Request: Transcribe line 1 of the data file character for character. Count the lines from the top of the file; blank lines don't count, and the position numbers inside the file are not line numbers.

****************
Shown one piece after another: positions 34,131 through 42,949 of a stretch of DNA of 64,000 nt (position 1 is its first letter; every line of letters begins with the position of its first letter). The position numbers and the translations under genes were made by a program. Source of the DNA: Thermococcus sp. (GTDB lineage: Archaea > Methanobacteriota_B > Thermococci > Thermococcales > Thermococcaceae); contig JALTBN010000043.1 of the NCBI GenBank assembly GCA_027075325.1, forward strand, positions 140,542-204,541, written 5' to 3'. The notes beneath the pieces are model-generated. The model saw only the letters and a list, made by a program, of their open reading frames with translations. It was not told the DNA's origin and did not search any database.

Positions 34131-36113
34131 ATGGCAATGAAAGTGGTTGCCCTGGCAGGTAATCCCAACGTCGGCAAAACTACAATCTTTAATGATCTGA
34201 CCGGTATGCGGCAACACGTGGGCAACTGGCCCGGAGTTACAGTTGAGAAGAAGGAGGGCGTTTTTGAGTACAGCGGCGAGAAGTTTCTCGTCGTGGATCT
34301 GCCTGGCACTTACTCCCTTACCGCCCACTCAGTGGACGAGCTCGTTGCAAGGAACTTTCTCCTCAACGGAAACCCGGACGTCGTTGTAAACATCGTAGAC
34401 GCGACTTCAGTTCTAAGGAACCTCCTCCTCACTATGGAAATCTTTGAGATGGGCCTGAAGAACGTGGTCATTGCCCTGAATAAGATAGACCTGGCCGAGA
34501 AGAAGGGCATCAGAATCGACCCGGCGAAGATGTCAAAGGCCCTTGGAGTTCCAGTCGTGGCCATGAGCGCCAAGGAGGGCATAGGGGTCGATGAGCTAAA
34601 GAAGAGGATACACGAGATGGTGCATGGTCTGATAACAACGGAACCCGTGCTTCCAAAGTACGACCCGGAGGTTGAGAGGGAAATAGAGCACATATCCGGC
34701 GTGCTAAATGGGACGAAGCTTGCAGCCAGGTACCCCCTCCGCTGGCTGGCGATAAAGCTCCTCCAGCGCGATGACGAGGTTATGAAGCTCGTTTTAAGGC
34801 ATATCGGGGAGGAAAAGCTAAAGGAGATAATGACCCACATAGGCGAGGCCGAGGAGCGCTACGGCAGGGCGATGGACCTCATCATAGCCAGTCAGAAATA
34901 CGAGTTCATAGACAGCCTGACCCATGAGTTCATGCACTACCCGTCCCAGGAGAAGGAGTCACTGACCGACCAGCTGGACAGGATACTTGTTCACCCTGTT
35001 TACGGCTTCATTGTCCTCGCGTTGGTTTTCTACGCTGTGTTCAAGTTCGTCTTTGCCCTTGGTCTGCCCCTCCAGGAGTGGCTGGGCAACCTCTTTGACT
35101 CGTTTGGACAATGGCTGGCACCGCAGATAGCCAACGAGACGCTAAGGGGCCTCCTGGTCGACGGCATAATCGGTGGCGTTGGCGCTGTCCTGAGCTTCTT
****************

Shown one piece after another: positions 34,131 through 42,949 of a stretch of DNA of 64,000 nt (position 1 is its first letter; every line of letters begins with the position of its first letter). The position numbers and the translations under genes were made by a program. Source of the DNA: Thermococcus sp. (GTDB lineage: Archaea > Methanobacteriota_B > Thermococci > Thermococcales > Thermococcaceae); contig JALTBN010000043.1 of the NCBI GenBank assembly GCA_027075325.1, forward strand, positions 140,542-204,541, written 5' to 3'. The notes beneath the pieces are model-generated. The model saw only the letters and a list, made by a program, of their open reading frames with translations. It was not told the DNA's origin and did not search any database.